Access to the Quest for Life Foundation’s services has been simplified for people who are National Disability Insurance Scheme (NDIS) participants, with seven categories of registration now available to potential participants of our residential programs.
In early 2022 Quest Program Relations Manager Candice Piper and General Manager Mary-Jane Wardrop undertook an NDIS certification audit to ensure our services are available to more NDIS participants and increase the number of support packages offered.
Registration groups now available to NDIS participants:
- 0106 Assist-Life Stage Transition, Transition
- 0115 Daily Tasks/Shared living
- 0117 Development Life Skills
- 0125 Participate Community
- 0128 Therapeutic Supports
- 0126 Exercise Physiology and Physical Wellbeing activities
- 0136 Group/Centre Activities
“We already welcome NDIS participants into our programs – it’s pretty rare that we don’t have at least one NDIS participant on a program – but this will mean that we will be able to offer our services to more and more people, and more and more people will be able to access them in their support packages,” Candice said.
The change will also mean Quest’s programs intake team will be able to focus less on logistical matters like payment collection and more on the individual reasons people seek the foundation’s support.
“We’re finding that a large number of the people who are living with psychosocial disability are living with complex PTSD, and as a specialised trauma care provider we knew that we wanted to give more access to our programs to those people.”
A better quality of life
There are around 4.3 million Australians who have a disability. Within the next five years, the NDIS will provide more than $22 billion in funding a year to an estimated 500,000 Australians who have permanent and significant disability. For many people, it will be the first time they receive the disability support they need.
Quest Founder and CEO, Petrea King said she is delighted to be able to welcome so many more people into 5-day residential programs at the Quest for Life Centre in Bundanoon, NSW.
“We know many people under the NDIS have written Quest into their care plans so that they can come once every 6 months or once a year for a ‘top up’ to continue their personal growth,” Petrea said.
Candice – who is also currently undertaking postgraduate studies in mental health alongside her role at Quest – said her work with NDIS recipients had given her a much deeper knowledge of the challenges faced by the many Australians who navigate the world with a disability, and a greater appreciation of the Scheme itself.
“I’ve met so many participants whose quality of life and agency over their lives is greatly improved by being involved with the NDIS. They’re now able to engage in services that they find useful and meaningful. Having agency and choice over what’s important to each of us is essential for our peace of mind.”
It’s important not to underestimate how positive outcomes experienced by people who benefit from programs like those at Quest create a ‘ripple effect’ out into wider communities, Candice said.
“I think about things I’ve been looking at in my studies like intergenerational trauma. When you look at the community wide impact of long term and complex mental health issues, it’s not just the person themselves they’re impacting, it’s also impacting their partner, children, extended family members and their communities.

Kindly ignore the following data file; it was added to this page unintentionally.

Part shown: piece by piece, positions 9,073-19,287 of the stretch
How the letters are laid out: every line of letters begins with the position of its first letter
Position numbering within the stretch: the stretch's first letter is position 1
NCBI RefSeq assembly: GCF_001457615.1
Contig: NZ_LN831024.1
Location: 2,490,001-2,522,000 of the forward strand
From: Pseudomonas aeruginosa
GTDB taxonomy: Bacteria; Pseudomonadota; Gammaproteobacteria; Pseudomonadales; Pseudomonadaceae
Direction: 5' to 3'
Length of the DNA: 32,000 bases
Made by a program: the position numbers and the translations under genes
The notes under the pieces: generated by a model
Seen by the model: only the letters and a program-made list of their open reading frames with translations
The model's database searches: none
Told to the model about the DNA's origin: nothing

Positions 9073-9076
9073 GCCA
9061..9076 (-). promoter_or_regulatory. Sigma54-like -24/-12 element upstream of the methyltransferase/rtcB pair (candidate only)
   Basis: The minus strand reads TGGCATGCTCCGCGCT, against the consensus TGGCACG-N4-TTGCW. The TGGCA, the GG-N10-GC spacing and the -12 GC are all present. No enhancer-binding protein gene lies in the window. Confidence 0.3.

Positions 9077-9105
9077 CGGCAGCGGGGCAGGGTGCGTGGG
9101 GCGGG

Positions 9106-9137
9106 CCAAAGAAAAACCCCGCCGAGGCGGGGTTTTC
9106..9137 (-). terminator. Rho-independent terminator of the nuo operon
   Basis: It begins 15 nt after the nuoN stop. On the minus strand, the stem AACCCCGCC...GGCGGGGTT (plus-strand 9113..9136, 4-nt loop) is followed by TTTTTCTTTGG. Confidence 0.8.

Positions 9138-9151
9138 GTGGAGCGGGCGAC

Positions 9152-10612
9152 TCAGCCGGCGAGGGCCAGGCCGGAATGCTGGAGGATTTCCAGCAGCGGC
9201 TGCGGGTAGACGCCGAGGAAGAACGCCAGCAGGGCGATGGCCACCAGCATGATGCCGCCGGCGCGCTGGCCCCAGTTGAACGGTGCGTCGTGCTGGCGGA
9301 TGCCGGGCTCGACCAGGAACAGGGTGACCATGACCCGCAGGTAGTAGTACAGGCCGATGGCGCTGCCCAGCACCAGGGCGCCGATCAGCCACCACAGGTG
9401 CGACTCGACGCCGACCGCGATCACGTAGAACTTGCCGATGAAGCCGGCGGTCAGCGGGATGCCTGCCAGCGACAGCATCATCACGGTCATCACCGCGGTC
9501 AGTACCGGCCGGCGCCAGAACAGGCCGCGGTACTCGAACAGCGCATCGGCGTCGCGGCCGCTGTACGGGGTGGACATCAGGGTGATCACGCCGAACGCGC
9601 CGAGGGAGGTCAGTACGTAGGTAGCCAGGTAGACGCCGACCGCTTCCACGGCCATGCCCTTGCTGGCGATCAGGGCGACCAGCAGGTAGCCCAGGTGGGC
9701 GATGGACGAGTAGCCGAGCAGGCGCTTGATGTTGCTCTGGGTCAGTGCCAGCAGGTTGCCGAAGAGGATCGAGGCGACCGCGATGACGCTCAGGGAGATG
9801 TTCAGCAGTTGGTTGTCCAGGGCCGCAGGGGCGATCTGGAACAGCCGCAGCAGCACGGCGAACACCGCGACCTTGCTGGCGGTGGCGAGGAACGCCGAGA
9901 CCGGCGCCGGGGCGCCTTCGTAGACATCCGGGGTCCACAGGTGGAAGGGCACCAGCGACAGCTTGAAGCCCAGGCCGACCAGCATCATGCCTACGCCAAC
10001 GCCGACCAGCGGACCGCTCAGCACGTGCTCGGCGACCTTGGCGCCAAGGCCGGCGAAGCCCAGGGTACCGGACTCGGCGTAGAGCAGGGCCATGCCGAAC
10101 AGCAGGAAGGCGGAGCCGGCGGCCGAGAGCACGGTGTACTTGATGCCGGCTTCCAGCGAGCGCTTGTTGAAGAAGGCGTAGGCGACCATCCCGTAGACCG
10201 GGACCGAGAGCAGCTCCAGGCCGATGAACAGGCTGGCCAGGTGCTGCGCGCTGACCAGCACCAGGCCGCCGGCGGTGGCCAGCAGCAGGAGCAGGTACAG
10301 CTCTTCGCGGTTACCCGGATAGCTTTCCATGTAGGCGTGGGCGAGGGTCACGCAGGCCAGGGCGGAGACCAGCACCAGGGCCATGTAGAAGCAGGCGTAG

“It could be their kids, their wife, their brother, their support worker. There’s always a ripple effect. That ripple effect will either impact in a positive or negative way depending on whether the individual has resolved their trauma.”
The positive effects of healing trauma have a profoundly beneficial impact for individuals, their families and the wider society.
“The ripple effect of that is felt on a community level. When an individual finds healing and is at peace with their past, it contributes to overall community wellness,” Candice said.
“The more people who feel valued and skilled-up to manage their challenges, the better our society becomes.”
Candice said the Quest programs team is ready to take calls now from anyone with enquiries regarding access to Quest programs through NDIS funding. You’re encouraged to get in touch by phone, email or via the website.
“This funding support is available for people wanting to try our programs for the first time or, they can build attending a program at Quest into their support packages.
“If it’s something you’re aiming to do and your current plan doesn’t have that capacity, when you go for a review and ask for additional services to be added, you can ask for funding to be built in to attend one of our programs.
“It doesn’t have to be something that you’re ready to do right now, we’re happy to support you in moving towards getting that funding.”
How do Quest program’s help NDIS participants?
We encourage NDIS participants to call Quest directly on 1300 941 488. Our Programs team are ready to answer any questions you might have about attending a program, and/or they can help you decide which programs would best suit your individual circumstances.
Our 5-day residential programs help participants to:
- pursue their goals, objectives, and aspirations
- increase their independence
- increase community and workplace participation, and
- manage difficult emotions more effectively
- learn conflict resolution skills
- understand the importance of sleep, nutrition and exercise
- develop their capacity to actively take part in the community.
Quest for Life Provider Details
NDIS Provider Number: 4050004464
Learn more about Quest for Life’s Residential Programs